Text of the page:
Beginnings and Endings
by Lindsey Vereen
In the December issue, I remarked that my editorial would be my last of the millennium. A veritable plethora of readers instantly turned on me. One grumbled:
“By now I am resigned to the fact that the general media refer to 2000 as the start of the next century and millennium. However, it is really very sad to see this mistake made in a technical magazine. Can’t you do better than this? On the bright side maybe your last article of the millennium will be able to avoid having such a gaff.”
Ouch. And that was one of the gentler letters I received. Ten years ago (that is, January 1990) I acknowledged the discrepancy between what was popularly perceived as the beginning of the new decade and what a close analysis of the calendar and a reflection on history would seem to indicate. I observed that for those who acknowledge the least significant bit (LSB) to be zero, then the least significant year (LSY) ought to be zero as well; hence, no problem.
Okay, that argument might have been slightly specious. Nevertheless, this time around, I just yielded to popular thinking and assumed that the millennium began last month. Actually, it would be better if the millennium does begin next year, because the parties will be much less expensive than they were this time around. You couldn’t find any venue that didn’t soak you for two or three times the normal New Year’s rates for the privilege of celebrating the alleged millennium.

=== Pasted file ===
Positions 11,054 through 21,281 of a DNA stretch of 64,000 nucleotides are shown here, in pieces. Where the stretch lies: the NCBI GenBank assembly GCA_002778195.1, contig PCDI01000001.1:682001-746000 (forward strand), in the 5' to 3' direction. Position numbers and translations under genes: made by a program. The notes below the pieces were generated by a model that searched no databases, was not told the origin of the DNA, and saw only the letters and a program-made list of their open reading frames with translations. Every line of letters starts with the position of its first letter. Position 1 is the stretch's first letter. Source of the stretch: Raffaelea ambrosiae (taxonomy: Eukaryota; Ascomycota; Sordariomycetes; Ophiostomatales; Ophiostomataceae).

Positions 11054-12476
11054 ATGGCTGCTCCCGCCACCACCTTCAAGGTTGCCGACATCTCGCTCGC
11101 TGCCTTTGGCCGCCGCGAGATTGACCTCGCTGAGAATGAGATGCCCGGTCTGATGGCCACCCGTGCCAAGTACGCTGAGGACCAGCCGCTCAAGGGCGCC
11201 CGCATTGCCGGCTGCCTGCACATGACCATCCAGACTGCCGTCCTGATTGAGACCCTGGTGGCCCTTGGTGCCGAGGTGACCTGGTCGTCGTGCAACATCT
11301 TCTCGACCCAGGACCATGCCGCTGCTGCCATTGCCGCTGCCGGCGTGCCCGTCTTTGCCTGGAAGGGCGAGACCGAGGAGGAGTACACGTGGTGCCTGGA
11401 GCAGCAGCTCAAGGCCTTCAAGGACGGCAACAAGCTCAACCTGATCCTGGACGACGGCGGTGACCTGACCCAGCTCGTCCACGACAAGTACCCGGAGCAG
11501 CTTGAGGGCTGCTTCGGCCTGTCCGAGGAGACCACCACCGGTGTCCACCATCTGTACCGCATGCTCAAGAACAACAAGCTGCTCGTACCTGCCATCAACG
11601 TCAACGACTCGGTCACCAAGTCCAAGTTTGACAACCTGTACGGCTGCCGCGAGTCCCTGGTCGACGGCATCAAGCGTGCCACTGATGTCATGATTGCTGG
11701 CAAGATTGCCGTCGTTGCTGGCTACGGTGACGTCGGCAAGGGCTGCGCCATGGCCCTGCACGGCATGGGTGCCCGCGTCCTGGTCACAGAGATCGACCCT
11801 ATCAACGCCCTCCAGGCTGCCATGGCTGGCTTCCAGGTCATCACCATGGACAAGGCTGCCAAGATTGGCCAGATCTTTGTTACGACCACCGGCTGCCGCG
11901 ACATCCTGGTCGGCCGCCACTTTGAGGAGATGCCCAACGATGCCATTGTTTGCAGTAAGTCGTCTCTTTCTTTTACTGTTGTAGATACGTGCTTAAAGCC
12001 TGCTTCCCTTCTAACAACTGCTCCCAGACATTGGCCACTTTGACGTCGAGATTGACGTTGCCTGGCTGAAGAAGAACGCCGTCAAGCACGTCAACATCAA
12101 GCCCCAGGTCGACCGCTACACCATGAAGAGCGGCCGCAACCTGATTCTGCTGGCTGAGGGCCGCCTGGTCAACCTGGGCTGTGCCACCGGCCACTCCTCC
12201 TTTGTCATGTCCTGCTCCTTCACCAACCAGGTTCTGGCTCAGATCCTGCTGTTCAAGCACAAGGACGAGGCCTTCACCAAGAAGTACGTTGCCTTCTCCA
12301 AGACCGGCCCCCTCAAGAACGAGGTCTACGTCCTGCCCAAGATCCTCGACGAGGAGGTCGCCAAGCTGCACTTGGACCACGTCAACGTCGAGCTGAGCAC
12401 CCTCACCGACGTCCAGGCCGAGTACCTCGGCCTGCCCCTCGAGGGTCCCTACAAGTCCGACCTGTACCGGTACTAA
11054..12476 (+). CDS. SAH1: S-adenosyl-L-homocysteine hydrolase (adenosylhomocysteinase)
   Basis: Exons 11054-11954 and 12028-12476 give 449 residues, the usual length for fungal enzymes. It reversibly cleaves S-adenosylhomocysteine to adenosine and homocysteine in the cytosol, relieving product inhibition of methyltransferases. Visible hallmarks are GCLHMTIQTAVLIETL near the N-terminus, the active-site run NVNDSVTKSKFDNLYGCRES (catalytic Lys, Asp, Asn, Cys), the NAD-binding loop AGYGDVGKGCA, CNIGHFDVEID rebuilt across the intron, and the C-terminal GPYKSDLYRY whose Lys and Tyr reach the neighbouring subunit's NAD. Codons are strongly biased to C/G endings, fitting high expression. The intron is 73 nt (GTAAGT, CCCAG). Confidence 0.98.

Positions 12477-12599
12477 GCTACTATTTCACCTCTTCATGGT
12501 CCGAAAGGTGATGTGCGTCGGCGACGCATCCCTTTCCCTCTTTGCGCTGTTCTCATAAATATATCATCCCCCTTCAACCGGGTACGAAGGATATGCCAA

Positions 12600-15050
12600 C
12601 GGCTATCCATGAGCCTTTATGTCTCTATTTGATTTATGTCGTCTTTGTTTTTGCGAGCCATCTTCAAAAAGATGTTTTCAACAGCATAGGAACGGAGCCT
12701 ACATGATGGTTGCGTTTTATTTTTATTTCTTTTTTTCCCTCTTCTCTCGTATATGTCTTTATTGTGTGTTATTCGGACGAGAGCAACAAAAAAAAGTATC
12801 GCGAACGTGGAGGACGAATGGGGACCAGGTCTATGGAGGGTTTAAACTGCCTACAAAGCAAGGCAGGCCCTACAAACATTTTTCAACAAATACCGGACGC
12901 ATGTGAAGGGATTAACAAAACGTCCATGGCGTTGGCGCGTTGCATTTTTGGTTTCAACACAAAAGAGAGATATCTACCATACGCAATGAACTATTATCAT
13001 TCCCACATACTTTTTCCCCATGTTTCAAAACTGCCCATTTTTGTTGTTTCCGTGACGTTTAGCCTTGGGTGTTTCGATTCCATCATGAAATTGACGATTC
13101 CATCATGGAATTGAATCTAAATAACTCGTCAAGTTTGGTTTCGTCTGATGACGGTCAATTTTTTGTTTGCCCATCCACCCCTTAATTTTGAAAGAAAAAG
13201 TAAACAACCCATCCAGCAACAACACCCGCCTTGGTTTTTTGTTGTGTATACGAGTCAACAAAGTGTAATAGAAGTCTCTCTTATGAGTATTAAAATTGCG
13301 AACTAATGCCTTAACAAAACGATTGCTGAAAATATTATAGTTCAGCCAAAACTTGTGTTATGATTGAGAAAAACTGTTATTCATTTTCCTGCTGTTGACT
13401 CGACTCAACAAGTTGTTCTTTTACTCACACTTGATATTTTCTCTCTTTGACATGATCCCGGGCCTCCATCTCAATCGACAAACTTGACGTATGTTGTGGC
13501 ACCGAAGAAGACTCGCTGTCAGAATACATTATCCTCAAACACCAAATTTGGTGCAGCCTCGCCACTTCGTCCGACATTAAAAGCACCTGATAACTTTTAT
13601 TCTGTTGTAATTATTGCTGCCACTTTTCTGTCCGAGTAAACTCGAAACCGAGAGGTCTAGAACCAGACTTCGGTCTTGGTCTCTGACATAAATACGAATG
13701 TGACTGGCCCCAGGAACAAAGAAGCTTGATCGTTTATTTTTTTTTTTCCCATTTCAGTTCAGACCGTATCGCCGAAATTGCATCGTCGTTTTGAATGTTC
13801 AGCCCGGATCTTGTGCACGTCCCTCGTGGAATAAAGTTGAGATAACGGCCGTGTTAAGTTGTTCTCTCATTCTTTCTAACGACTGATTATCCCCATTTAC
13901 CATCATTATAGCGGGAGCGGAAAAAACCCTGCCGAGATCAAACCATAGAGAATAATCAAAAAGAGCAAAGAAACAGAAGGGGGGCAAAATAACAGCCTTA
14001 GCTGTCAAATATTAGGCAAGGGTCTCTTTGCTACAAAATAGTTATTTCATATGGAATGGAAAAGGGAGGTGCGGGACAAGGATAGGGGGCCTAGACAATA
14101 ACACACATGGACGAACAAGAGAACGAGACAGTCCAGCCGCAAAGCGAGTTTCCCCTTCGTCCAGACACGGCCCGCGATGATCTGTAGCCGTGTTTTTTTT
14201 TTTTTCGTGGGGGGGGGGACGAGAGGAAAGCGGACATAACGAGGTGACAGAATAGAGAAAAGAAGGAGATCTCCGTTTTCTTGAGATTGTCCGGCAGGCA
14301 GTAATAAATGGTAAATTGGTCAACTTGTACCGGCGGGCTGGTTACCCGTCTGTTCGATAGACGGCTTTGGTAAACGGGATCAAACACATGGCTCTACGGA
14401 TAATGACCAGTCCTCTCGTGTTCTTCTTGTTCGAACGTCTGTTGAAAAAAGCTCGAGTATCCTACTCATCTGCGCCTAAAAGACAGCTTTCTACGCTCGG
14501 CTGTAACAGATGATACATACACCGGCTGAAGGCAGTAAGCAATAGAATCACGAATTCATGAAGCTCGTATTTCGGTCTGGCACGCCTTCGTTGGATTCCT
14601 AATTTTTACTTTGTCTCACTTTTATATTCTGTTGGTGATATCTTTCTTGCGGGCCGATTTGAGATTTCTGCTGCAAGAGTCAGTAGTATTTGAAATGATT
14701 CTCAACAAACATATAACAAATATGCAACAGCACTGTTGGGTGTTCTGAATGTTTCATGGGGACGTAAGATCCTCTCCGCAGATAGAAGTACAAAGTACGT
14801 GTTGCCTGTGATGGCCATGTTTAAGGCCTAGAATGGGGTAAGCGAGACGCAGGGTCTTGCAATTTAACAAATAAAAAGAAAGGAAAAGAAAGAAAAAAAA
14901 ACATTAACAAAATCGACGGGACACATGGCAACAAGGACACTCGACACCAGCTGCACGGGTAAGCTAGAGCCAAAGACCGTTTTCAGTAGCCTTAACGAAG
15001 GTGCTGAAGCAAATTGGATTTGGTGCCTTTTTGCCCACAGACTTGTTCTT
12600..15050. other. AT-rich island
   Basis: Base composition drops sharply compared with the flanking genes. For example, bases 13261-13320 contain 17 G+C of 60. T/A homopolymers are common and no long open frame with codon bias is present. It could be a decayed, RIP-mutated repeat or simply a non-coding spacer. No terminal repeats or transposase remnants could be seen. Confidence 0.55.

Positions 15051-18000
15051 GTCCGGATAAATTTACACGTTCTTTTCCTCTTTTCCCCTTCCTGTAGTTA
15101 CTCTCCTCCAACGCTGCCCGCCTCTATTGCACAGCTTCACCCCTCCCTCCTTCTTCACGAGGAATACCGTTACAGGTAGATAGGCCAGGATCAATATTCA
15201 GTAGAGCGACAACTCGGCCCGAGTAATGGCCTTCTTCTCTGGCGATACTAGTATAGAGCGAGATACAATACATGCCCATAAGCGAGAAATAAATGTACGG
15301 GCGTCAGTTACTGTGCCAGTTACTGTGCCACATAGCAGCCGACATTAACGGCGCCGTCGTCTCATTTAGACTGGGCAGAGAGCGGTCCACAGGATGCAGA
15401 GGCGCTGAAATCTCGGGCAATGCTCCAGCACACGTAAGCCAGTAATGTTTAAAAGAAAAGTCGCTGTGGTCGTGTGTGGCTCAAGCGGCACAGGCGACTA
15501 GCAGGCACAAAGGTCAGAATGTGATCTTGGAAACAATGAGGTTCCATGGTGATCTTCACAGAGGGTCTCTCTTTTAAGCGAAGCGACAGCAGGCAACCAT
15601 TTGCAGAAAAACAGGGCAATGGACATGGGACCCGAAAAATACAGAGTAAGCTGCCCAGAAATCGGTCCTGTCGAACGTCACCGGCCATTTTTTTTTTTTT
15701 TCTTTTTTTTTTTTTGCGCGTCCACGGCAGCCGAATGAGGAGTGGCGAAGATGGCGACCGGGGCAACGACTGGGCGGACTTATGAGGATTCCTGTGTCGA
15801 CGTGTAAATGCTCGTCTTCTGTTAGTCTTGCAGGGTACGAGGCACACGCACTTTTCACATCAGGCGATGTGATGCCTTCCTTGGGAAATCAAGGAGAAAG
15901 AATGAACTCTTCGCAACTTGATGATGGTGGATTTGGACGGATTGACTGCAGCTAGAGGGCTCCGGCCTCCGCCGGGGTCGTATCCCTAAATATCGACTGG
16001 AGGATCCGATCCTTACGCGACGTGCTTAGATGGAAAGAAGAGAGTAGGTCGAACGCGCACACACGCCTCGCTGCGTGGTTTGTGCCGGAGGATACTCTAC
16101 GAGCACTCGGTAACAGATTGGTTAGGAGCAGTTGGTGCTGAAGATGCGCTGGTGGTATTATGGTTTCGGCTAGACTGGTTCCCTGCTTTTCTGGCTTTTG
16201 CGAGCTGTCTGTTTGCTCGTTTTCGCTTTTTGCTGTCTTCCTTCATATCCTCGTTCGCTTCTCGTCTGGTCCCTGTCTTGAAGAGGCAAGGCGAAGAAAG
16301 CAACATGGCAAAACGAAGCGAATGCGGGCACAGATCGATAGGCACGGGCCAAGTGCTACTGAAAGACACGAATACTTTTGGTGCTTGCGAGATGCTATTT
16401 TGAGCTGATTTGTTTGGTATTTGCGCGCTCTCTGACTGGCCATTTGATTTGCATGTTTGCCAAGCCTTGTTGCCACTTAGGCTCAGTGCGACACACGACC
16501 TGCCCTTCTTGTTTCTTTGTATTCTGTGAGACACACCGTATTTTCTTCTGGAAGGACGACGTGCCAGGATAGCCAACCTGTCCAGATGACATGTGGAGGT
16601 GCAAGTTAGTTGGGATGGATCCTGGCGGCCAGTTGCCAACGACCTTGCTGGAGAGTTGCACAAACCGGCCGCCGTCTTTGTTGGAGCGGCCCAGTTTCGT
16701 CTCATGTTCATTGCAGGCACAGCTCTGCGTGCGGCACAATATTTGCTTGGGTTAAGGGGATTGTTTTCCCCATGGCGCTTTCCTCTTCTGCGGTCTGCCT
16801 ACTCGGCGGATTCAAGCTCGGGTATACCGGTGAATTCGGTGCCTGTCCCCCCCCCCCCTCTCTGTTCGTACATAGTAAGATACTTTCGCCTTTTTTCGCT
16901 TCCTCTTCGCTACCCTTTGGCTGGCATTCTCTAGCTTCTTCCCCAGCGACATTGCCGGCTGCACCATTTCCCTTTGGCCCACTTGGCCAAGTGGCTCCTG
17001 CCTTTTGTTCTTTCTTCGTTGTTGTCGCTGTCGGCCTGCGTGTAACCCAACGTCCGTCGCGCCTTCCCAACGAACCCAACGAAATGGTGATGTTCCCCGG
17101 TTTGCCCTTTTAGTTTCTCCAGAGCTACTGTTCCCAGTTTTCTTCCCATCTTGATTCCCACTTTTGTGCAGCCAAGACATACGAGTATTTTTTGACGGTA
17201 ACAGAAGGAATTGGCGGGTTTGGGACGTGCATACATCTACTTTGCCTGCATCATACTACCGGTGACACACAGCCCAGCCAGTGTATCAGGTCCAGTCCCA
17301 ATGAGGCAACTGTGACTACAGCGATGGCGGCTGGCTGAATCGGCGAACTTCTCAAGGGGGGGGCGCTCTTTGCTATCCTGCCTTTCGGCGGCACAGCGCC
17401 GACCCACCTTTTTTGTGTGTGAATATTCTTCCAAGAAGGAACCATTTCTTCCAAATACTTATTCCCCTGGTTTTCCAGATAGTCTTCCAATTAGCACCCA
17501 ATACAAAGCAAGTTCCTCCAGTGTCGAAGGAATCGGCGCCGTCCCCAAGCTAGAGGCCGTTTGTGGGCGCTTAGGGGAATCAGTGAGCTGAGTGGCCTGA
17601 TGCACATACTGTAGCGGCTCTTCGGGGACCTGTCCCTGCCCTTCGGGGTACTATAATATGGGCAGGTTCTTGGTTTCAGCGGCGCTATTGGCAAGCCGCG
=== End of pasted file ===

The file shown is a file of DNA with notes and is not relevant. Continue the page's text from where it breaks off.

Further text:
Actual millennium or not, a few changes are in store for Embedded Systems Programming this year. As you may know, several months ago Miller Freeman’s parent company, United News & Media plc, acquired CMP, the publisher of EETimes. Beginning this month, Embedded Systems Programming will be published under the CMP brand and will be part of the group that includes EETimes, Integrated System Design, Communication Systems Design, and Electronic Buyers’ News . This is a swell match for us. The EEtimes folks et al. are an unbeatable bunch, talented, smart, knowledgeable about the industry, and great writers to boot, and we look forward to significant cross pollination. This union will result in some major changes to our Internet presence as well, as will become evident over the next several months.
Another change I expect to see in the near future is the addition of a West Coast technical editor for Embedded Systems Programming . Michael Barr is doing a bang-up job on the East Coast, and we’d clone him for the San Francisco office if we could. Since that solution is problematical, I’d like to find someone else who’s just as good. I guess you’d describe the perfect candidate as a bit of a teacher, a bit of a writer, and a bit of a project manager, with the heart and soul of an engineer. So if you have an inclination to make the leap into the fast-paced, multitasking, and altogether wacky world of publishing, now is your chance. It would be the perfect way either to start the new millennium or to end the old one, depending on your proclivities.